CK’s Sasquatch! Festival recap: Saturday
TK and I spent this past weekend at the gorgeous Gorge Amphitheatre in George, WA, taking in the Sasquatch! Music Festival. Over the next few days, we’ll be dissecting the festival in all its grandeur right here at CKTK. We also tweeted hard, so look back at our Twitter feed for those to-the-minute observations. Heck, you should be following @CKTKmusic anyway; this is a good excuse.
Anyway, you’re probably here for some hard-hitting analysis, right? Here’s my impressions of every band we at least caught a glimpse of on Saturday. I’ll follow this up with analysis of Sunday and Monday, and we’ll have some general and non-music related observations as well. Without further ado…
Fool’s Gold: Part of a Los Angeles-based collective that shares members with Edward Sharpe and the Magnetic Zeros and Foreign Born, Fool’s Gold rocked the Yeti stage. They had some sick percussion that drove much of their music – bongos, shakers, modified cymbals and more. The music had a multicultural tint, including some songs written in languages other than English. My observation about their set was that the more ‘into it’ you were, the more fun you had. If you weren’t totally willing to let go to the music, the vocalist could get a bit monotonous.
Mumford & Sons: This London-based group brought a large, energetic crowd to the Bigfoot stage. I was surprised how many people knew every word to every song! They were very tight, and almost every song sounded just like the record (their 2009 debut, Sigh No More). While I would have liked them to push it to another level, this made it easier to determine what the two new songs they played actually sounded like (spoiler alert: they were pretty good!). They rotated through three different drummers, showing their versatility.
Minus the Bear: We didn’t stop by Minus the Bear’s set (I had seen them before and TK had no interest), but we did walk by and hear one song. It sounded like a typical Minus the Bear live show, though: tight and energetic.
The Middle East: We caught a bit of their set while waiting for Patrick Watson to perform. Mumford & Sons said they were going to watch The Middle East, so we figured it’d be a pretty good idea to check them out. We weren’t necessarily wrong, but they weren’t great. The best thing about them was their use of interesting instrumentation: banjo, harmonica, and solid percussion made up for the droning vocals.
Edward Sharpe and the Magnetic Zeros: This was one of the most packed shows we saw at the Bigfoot stage all weekend. We wandered over for the beginning of their set, but they didn’t sound good at all. The bass drum dominated everything else as far as we could tell. As we got further away from the stage, it actually sounded better. They especially rocked it on “Home“.
Patrick Watson: One of the great surprises of the weekend, Patrick Watson rocked a very creative set, driven by the talent of his ensemble. His percussionist was one of the best musicians we saw all weekend, and Watson is no slouch himself. I’m not a big fan of his record, but Watson certainly knows how to put on a great show. Every song was better live than on the album.
Broken Social Scene: So far in 2010, Broken Social Scene’s Forgiveness Rock Record is one of my favorite records. I was glad, then, to hear them play a set that was made up of songs from that record and 2002’s You Forgot it in People. The only exceptions were “Fire Eye’d Boy” and “7/4 (Shoreline)” from their self-titled 2005 record. The stripped-down band (which was still 6-8 members strong) put on a solid rock show, driven by Kevin Drew’s positive attitude during stage banter. This was one of my favorite sets of the weekend.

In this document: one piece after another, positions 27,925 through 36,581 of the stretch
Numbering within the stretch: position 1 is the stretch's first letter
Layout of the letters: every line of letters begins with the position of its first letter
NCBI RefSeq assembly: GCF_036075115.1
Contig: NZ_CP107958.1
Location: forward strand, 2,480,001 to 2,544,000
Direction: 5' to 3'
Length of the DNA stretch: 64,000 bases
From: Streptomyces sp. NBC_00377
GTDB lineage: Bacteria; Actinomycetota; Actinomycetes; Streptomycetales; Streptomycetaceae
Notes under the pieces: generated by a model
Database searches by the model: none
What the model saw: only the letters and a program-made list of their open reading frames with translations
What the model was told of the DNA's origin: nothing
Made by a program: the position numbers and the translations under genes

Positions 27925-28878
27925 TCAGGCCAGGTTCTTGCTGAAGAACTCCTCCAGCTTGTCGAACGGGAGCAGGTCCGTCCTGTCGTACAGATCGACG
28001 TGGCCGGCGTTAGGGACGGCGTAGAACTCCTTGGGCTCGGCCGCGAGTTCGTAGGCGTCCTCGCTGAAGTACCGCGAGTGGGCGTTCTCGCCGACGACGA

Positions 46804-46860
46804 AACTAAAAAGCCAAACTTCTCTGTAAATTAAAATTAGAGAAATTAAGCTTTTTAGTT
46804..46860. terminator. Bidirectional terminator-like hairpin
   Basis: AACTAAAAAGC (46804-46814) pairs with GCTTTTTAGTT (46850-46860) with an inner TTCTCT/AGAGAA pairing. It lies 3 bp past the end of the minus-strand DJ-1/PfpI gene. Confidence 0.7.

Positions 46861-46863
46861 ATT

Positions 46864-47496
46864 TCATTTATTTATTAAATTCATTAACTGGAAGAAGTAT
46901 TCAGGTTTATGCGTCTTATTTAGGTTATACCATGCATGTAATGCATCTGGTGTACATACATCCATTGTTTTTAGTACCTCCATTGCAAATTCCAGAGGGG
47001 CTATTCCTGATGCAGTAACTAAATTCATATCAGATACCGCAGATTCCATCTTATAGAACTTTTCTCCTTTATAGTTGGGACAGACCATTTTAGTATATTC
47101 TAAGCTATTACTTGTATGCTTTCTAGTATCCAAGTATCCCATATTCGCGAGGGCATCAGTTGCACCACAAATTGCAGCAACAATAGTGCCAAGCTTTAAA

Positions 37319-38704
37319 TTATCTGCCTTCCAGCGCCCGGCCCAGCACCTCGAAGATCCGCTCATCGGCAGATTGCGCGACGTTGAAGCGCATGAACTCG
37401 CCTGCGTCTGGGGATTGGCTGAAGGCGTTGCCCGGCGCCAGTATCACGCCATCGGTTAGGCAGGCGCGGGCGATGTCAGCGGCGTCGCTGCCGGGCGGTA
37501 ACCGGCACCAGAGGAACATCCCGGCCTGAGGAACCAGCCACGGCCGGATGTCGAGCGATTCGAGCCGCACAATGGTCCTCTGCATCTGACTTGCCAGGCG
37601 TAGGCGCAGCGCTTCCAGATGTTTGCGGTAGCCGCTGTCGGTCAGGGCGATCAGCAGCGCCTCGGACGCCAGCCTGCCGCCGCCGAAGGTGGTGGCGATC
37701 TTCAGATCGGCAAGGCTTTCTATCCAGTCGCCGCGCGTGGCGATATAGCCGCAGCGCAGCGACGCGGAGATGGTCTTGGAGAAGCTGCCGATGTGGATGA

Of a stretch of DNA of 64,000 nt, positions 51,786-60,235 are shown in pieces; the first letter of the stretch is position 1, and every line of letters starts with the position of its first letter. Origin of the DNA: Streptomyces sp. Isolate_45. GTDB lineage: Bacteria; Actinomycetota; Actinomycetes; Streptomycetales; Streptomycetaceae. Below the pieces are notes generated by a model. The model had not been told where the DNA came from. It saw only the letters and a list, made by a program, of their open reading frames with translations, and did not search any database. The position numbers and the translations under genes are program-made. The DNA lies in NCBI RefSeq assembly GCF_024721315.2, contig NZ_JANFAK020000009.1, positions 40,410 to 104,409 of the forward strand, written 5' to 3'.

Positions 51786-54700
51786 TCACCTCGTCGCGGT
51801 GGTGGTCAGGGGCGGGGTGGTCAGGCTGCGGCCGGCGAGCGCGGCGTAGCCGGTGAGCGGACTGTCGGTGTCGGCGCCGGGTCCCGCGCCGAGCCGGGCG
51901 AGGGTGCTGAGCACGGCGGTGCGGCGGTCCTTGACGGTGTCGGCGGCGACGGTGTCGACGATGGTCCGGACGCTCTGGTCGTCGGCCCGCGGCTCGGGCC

The National: I’m not sure what I expected from The National’s set, but whatever it was, I got more than I bargained for. Vocalist Matt Berninger stumbled around the stage, drinking white wine, kicking over the mic stand, jumping into the crowd, and generally acting like a badass rock star. He completed the set by literally throwing the mic across the stage. The highlights here were anything they played from Boxer as well as the two highlights from this year’s High Violet: “Bloodbuzz Ohio” and “Afraid of Everyone“.
Vampire Weekend: Another one of my favorite sets from the weekend, Vampire Weekend entered to “Everybody Jump,” which got everyone up and dancing. And I mean everyone. We were up on the hill, and it seemed like every girl immediately started grooving. Soon enough, the guys joined in for a joyful dance party unlike anything this side of U.S.E. Lead singer Ezra Koenig was a masterful MC for the party, inserting clever quips between songs. VW was absolutely a perfect band to perform in the coveted sunset time slot. My only complaint was that their keyboardist was a little lost during a couple of songs; other than that, they were tight. The stage banter, time slot, solid performance and crowd involvement actually reminded me quite a bit of Death Cab For Cutie’s 2006 set on the main stage (which I loved).
My Morning Jacket: Unfortunately, TK and I were feeling pretty exhausted / headachey / cold at this point, so we decided to call it a night after only two MMJ songs. They began with a massive intro that didn’t quite end up leading to anything, but their first two songs were rockers. MMJ sounded fantastic, but we just couldn’t quite justify staying. We could, however, hear them from our campsite, and they even sounded great from there.
Filed under: ck, sasquatch, show reviews | 5 Comments
Tags: broken social scene, death cab for cutie, edward sharpe and the magnetic zeros, fool's gold, foreign born, middle east, minus the bear, mumford and sons, my morning jacket, national, patrick watson, u.s.e., vampire weekend
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